It's the first week of March and a boy's thoughts turn to warm breezes, gray flannels and a green diamond set in Florida sun. Time for the annual nostalgic spring training homage to baseball. Only this year it is hard to keep your eye on the ball. The talk is about a smooth white powder. This year the spring training story is drugs.
It's a change. For a decade, stories about the game had been overtaken by stories about salaries. The game was so dollarized that a player's contract was more likely to make headlines than his batting average. Now the headline is his snorting habits.
It started last year with the conviction, on charges of trafficking cocaine to baseball players, of Curtis Strong, a Philadelphia caterer who has given entirely new meaning to the word. At the trial, the players were granted immunity, and one by one they testified to a lot of drug use.
Not that drug use in baseball is totally new. Dock Ellis, for example, claims that he pitched his no-hitter in 1970 while on LSD. (I would find it easier to believe that Einstein invented relativity on schnapps. On the other hand, Coleridge did compose "Kubla Khan," a delicate array of curves and offspeed stuff, on opium.) But the Strong trial was too big a scandal to ignore.
So last week Commissioner Peter Ueberroth imposed the sternest disciplinary action in baseball since the Black Sox scandal of 1919. He suspended for one year seven of the players involved in the baseball cocaine trade. He did offer the players an out: 200 hours of community service, 10 percent of their salaries given to drug programs, and a lifetime of random drug tests.
The players, and 14 others punished on lesser offenses, seem to have taken Ueberroth's ruling fairly well. Except, that is, for Keith Hernandez, first baseman of the New York Mets, and possessor, it seems, of both a golden glove and a silver spoon. Hernandez wants the Players Association to file a grievance against the commissioner on his behalf.
Hernandez has yet to speak, but I am trying to understand the logic of his grievance. I think it might go like this. Baseball service is a purely transactional affair, a job like any other, or more precisely, a job like any other in the entertainment industry. If sports is just a branch of entertainment, and if everyone knows that entertainers take drugs without penalty or stigma -- in fact, often with a sly, self-promotional wink -- why lower the boom on ballplayers?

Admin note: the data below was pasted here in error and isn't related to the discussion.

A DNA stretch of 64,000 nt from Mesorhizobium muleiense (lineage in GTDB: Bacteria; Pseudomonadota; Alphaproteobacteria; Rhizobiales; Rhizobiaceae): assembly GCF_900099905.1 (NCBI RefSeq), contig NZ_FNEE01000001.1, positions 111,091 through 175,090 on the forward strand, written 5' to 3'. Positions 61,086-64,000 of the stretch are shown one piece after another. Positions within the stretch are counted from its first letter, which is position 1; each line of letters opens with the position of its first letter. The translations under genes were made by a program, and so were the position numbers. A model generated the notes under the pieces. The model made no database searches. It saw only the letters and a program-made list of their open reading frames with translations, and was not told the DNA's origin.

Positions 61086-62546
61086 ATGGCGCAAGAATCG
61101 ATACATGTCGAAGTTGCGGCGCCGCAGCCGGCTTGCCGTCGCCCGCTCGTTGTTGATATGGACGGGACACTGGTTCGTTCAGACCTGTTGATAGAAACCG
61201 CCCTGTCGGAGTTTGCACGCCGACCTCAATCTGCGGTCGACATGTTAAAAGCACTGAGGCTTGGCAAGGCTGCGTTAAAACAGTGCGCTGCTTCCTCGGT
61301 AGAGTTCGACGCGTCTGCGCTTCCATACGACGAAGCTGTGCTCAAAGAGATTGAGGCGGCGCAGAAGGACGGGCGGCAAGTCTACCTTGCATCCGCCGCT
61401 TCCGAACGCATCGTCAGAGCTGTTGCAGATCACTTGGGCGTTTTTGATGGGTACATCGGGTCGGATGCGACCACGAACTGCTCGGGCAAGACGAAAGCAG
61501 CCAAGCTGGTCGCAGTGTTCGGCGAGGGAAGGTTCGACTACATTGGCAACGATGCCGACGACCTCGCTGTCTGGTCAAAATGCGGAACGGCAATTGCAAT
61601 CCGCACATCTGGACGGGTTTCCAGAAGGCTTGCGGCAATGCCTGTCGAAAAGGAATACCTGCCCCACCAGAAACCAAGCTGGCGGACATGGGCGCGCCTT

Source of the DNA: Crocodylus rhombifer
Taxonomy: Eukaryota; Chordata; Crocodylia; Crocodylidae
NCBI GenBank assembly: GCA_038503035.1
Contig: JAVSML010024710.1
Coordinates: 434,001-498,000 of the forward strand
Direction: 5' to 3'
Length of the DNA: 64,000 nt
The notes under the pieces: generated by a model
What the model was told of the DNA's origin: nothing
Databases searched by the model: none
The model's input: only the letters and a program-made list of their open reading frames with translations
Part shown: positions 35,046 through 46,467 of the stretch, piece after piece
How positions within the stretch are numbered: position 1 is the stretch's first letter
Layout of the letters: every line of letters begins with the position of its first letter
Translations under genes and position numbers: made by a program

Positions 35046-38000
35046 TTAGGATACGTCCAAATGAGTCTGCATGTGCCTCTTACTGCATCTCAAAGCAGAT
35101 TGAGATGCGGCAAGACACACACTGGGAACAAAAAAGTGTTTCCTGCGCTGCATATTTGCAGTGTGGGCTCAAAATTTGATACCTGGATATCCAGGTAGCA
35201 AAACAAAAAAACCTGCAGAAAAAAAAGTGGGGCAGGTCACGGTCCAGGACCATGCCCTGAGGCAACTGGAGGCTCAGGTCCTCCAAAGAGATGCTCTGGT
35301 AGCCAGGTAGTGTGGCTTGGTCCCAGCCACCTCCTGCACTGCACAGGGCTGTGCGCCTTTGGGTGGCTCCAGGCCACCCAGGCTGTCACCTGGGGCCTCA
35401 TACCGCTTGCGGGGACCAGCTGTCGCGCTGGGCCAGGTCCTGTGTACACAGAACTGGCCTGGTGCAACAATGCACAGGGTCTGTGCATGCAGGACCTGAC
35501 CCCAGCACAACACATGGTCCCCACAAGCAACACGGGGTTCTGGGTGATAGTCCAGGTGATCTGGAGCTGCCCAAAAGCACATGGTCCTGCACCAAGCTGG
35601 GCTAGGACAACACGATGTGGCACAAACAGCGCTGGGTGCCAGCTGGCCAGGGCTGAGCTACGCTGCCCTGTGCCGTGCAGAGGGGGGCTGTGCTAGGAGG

There is a certain truth here. Packaged and promoted by television, sports has become a branch of entertainment. The game, like the news, is no longer the thing, but merely the setting for the thing: the patter and personalities of the anchor people, the Howards and Dandy Dons in the booth.
In fact, for some athletes, sports is really the minor leagues of the entertainment industry, the place to make your name, so that when you start up a band, you can draw a crowd. Carl Lewis, the great Olympic gold medalist, has used that celebrity to launch a, shall we say, awkward singing career. Bucky Dent, a fine Yankee shortstop who won the 1978 pennant with one swing, once told an interviewer, to my eternal dismay, that his real ambition was to be an actor. Here's a guy who hit the most wildly improbable, most glorious home run since Bobby Thompson, and his real ambition is to be on "The Young and the Restless."
If sport and entertainment have become indistinguishable, it stands to reason that Hernandez should be displeased. Why should we demand of him -- and punish him if he fails to meet the demand -- a measure of virtue that one would never think of asking of, say, Joan Collins?
It's not an easy question to answer. One would like to think that there is a difference between being a Met and being a Carrington. That there is something transcendent about hitting .400 or vaulting a bar at 20 feet that makes it different from acting, which, after all, is but an imitative art. That the objective standards of sport produce and demand a kind of excellence and virtue not found in simple entertainment.
But you wouldn't particularly want to make that case in a court of law, if, say, Hernandez decides to challenge the commissioner's right to suspend him for an offense for which he has legal immunity.
What most people forget, however, is that the Black Soxers who tried to fix the 1919 World Series were acquitted in court, too. The commissioner banned them from baseball for life anyway. It takes a taint, not a juridical offense, to injure gravely the integrity of sport.
This commissioner, too, did the right thing. But you'd hate to be his lawyer trying to sell the theory to a jury. It would all be so much easier if Hernandez would just go along with the commissioner and act a bit contrite.
Say it ain't so, Keith. "But it is so, kid," you almost can hear him saying, "and what's more, it's none of your business."
There is no joy in Mudville. Mighty Keith has copped out.